Unhappy Patient? Consider these Steps

April 1, 2016
DMD Staff

No matter how good their dental skills or chair-side manner are, all dentists will have to deal with some unhappy patients. While some may be determined to pursue malpractice litigation, and while others may be completely unjustified in their complaints, there are steps you can take to keep their unhappiness from escalating.

No matter how good their dental skills or chair-side manner are, all dentists will have to deal with some unhappy patients. While some may be determined to pursue malpractice litigation, and while others may be completely unjustified in their complaints, there are steps you can take to keep their unhappiness from escalating.

Is the patient’s concern justified?

Even if your unhappy patient is the chronic complainer type, don’t disregard the possibility that they have a legitimate beef. Did you perform the dental services according to your own high standards? If not, consider an apology, and strongly consider if there is an additional service you can provide that would ameliorate the problem. Many cases of patient unease can be satisfied simply by you taking responsibility for them, owning up to them, and correcting them.

Is the patient chronically unhappy with your services?

Some patients may not be interested in pursuing a malpractice judgment, but may simply seem to find some joy in complaining a lot. First of all, always remain calm with such patients, and if their complaint is about a member of your staff, make sure you hear the patient out, listen carefully to their concerns, and document your conversation, as well as any services that were given to the patient, as fully as possible. In the case of some patients, you may want to consider gently suggesting that they seek out another dentist. You might both be better off if the patient finds a fresh start.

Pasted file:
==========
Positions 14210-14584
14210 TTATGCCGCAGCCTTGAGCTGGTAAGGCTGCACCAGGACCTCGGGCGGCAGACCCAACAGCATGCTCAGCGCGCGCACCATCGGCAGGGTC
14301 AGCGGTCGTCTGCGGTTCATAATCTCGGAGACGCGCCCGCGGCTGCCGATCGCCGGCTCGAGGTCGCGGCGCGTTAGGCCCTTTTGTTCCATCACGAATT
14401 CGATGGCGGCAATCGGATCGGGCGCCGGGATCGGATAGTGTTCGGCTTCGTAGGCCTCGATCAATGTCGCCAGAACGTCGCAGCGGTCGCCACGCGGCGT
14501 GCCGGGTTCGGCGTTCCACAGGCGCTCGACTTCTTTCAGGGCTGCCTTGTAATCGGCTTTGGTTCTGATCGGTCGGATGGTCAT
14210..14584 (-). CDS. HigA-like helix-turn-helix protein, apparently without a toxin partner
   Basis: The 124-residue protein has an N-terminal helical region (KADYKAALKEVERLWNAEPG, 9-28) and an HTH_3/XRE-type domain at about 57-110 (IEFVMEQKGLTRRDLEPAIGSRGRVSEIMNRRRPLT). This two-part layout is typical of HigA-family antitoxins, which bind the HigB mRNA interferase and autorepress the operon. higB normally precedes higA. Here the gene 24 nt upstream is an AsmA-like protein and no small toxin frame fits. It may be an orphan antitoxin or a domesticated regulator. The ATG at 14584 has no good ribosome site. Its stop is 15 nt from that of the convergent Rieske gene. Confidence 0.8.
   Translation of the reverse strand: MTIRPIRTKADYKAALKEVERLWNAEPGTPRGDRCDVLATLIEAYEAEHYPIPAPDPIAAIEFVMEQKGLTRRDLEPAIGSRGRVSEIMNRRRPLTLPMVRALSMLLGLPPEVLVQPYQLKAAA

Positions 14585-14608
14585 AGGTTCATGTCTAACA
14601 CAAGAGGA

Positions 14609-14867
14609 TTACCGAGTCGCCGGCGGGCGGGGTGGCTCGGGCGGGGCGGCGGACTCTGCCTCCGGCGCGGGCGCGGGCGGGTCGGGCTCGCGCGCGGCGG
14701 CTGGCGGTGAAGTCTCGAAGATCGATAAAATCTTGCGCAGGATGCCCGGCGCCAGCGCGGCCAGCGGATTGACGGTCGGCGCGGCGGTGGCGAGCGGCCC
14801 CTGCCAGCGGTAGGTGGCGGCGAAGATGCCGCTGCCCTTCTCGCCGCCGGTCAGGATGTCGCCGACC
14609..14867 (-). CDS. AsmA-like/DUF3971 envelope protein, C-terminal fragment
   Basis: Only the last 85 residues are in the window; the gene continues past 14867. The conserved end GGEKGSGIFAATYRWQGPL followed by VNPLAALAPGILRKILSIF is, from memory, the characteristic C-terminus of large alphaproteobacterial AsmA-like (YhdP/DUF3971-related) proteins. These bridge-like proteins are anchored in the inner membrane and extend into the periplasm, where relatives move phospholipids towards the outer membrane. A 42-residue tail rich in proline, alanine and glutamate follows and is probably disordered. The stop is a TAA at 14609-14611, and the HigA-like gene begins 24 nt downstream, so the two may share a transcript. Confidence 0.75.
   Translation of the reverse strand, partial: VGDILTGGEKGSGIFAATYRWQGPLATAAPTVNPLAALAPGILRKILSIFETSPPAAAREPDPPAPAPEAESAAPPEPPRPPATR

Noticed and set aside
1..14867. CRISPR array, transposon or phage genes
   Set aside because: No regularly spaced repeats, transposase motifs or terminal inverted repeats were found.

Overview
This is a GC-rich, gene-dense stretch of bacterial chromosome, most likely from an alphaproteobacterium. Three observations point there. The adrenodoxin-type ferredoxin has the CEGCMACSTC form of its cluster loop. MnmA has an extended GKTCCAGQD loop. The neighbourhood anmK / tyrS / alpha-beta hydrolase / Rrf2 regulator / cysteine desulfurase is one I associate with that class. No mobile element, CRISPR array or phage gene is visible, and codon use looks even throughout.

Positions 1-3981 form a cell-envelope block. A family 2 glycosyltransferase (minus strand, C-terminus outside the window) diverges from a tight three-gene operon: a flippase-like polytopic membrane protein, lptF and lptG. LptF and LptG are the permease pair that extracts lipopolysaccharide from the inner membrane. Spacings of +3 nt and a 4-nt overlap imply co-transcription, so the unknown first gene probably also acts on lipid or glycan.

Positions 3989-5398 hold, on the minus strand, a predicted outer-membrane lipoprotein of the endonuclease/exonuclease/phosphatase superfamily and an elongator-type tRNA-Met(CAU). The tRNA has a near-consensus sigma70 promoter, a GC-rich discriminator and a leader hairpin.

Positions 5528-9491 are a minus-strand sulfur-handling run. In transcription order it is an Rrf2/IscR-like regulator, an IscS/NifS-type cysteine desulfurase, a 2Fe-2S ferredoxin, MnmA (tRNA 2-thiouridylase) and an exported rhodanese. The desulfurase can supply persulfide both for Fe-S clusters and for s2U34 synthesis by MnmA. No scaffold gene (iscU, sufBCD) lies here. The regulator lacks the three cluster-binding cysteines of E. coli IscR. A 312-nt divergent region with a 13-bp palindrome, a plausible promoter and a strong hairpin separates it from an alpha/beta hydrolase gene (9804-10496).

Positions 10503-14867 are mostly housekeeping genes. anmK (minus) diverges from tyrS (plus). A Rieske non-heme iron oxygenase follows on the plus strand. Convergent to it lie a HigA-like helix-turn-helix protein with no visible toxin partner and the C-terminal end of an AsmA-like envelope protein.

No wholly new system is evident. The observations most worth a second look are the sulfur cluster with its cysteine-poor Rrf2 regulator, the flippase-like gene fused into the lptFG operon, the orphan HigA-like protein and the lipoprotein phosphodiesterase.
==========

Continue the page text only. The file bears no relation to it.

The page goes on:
Consider Peer Review

Most state dental societies offer peer review panels to resolve disagreements before they get too far along in the legal process. Peer review is a voluntary, informal mediation/arbitration process that allows patients to have their case reviewed by another dentist in the local dental society at no cost to the dentist or patient. It won’t preclude a patient for taking later action, and the findings from peer review won’t be filed with the state dental board, but the opportunity for a professional mediator to hear the complaint can discourage further action. At the very least, it can prepare you for exactly what you may face should the patient pursue further action.

A mediator will interview you and the patient, and a committee will conduct a clinical exam and present their findings. In some states, the committee will also suggest a course of corrective action. As part of the peer review process, no punitive damages or fines can be issued, but the committee may recommend a refund for the services rendered to the patient.

Legal action may be necessary and unavoidable in some situations. But sometimes it can be avoided through simple practices such as open communication and mediation. The very worst thing you can do is simply ignore an unhappy patient. Take proactive steps, and you may find the problem addressed before it gets to the legal system.

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